My Next Big Thing
March 21, 2013
I didn’t expect to be doing this. I thought when I finished my last post on 31 December 2012, that would be it – I would close the door on A Year of Reading the World and venture off to pastures new.
Then a few things happened. Firstly, after I finished the adventure, nearly 1,500 more of you signed up to follow the blog and it seemed a shame not to say ‘hello’ – hi, great to have your company.
And secondly, UK writer Rebecca Wait, whose novel The View on the Way Down comes out next month (preorder it now why dontcha?), invited me to take part in ‘My Next Big Thing’. It’s an internet meme apparently (sounds very grand), which is passed from writer to writer allowing each to talk about his or her next project.
The idea is that I answer the questions and then tag three more writers to do the same on their sites at the end. It struck me that this might be a nice way to connect you with three of the writers whose work I enjoyed reading last year, so that’s what I’m going to do.
Bear with me.
What is the title of your next book?
The title of my next (and first) book is Reading the World: Postcards from my Bookshelf.
The title of my next blog, which you can get your hands on much sooner, is If Women Ruled (hence the picture at the top). I’d love it if you’d join me for that adventure – any ideas much appreciated!
Where did the idea for the book come from?
About four months into A Year of Reading the World, I wrote an article about the project for the Guardian newspaper (I was working there at the time so I managed to collar the literary editor and convince her to let me do it). Interest started to pick up off the back of that and I began to wonder if the story of the project and the stories behind the stories that I read might make a book.
Then a friend, writer Rosie Fiore (her latest novel Wonder Women came out on ebook last week), introduced me to my now-agent, Caroline Hardman at Hardman & Swainson. Caroline thought the project would make a book too, so we put together some sample chapters and a proposal, and Reading the World was born.
What genre does your book fall under?
Technically speaking, it’s a narrative non-fiction blook (a blog that’s turned into a book). It’s part memoir and part literary criticism.
What actors would you choose to play the part of your characters in a movie rendition?
Gosh. Well, in my daydreams Kate Winslet would play me, but in reality – particularly when the going gets tough – Woody Allen is probably nearer the mark.
What is the one-sentence synopsis of your book?
The story of my quest to read a book from every country in the world in 2012.
Will your book be self-published or represented by an agency?
It’s being published by UK publisher Harvill Secker (part of Random House) thanks to my agent Caroline Hardman.
How long did it take you to write the first draft of the manuscript?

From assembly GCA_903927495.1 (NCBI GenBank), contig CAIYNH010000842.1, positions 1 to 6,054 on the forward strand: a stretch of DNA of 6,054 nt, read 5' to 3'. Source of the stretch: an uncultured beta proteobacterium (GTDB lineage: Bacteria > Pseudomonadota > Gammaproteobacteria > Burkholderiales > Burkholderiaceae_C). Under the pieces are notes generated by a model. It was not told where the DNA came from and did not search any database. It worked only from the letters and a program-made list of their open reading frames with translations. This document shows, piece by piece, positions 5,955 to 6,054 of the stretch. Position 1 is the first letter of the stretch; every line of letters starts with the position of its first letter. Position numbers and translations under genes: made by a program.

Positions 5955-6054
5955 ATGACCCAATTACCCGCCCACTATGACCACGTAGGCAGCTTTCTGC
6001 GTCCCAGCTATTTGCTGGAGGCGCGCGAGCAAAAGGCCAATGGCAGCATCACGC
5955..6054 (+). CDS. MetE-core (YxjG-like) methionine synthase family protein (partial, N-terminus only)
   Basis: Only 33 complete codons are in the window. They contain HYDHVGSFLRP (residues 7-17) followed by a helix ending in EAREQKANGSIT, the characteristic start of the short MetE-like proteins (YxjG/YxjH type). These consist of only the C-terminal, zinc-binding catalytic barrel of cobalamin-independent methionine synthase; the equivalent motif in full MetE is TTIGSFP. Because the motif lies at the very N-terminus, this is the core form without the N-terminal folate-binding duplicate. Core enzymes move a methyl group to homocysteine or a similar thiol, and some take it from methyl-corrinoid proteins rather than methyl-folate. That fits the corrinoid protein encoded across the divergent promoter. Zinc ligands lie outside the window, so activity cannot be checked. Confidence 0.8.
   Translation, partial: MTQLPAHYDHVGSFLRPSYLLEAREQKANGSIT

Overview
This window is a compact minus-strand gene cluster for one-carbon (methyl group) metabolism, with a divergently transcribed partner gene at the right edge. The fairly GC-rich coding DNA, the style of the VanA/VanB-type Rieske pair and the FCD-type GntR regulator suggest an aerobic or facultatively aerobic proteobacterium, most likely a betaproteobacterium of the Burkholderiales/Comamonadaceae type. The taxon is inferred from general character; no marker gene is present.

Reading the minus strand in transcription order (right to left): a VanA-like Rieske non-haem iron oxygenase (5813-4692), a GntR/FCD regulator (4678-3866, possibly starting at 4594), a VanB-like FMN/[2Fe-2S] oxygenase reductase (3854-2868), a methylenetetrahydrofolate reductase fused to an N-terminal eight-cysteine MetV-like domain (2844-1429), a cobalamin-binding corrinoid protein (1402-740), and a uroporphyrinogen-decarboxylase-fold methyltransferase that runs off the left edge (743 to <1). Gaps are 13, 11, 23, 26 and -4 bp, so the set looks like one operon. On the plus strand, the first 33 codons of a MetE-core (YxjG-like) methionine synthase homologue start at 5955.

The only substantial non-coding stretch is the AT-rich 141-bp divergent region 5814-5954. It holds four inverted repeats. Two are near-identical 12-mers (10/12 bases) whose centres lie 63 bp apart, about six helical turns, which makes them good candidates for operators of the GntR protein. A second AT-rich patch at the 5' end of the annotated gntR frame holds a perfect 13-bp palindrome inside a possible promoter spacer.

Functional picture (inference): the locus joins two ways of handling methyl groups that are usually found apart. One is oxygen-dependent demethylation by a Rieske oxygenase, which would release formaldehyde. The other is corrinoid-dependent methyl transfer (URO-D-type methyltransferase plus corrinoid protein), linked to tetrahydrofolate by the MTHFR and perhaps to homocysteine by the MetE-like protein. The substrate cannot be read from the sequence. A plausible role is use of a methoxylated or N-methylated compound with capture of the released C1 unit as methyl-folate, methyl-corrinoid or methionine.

About three months.
What other books of the same genre would you compare yours with?
Tricky. I’d like to think it’s a bit Bill Brysony and others have compared the style to Elif Batuman and Anne Fadiman.
Who or what inspired you to write this book?
I was very lucky to have a publishing deal and a deadline – wonderful for focusing the mind!
What else about your book might pique the reader’s interest?
It contains an account of my extraordinary meeting with the ex-lover of my Swiss author, Aglaja Veteranyi, and the story of how Honduran writer Guillermo Yuscarán (formerly William Lewis) got his name.
When and how will it be published?
Reading the World: Postcards from my Bookshelf will be published by Harvill Secker in 2015.
And here are my tags for three of the writers whose work I read last year:
Giovanna Rivero is a Bolivian writer. She has published numerous books in Spanish and took part in the University of Iowa’s International Writing Program in 2004. I was lucky to be introduced to her work by leading Bolivian writer Edmundo Paz Soldán and read her 2006 short story collection Sangre dulce/Sweet Blood for A Year of Reading the World. She’ll be talking about her Next Big Thing on her blog.
Ak Welsapar is a Turkmen poet, journalist and novelist. He represented Turkmenistan in London’s Poetry Parnassus event in 2012. He writes in Russian, Turkmen and Swedish and his novel Cobra is due out in English soon. I was delighted to be able to read an unpublished manuscript of a translation of one of his other novels, The Tale of Aypi, which he emailed to me.
Danderma is a prolific Kuwaiti blogger and novelist. She has drawn considerable attention in the region for her self-published series, The Chronicles of Dathra: A Dowdy Girl from Kuwait. The books are written in a mixture of English and Arabish – a way to chat online using English letters and numbers with Arabic spelling – and Danderma was kind enough to send me the first volumes so that I could tuck into one for A Year of Reading the World.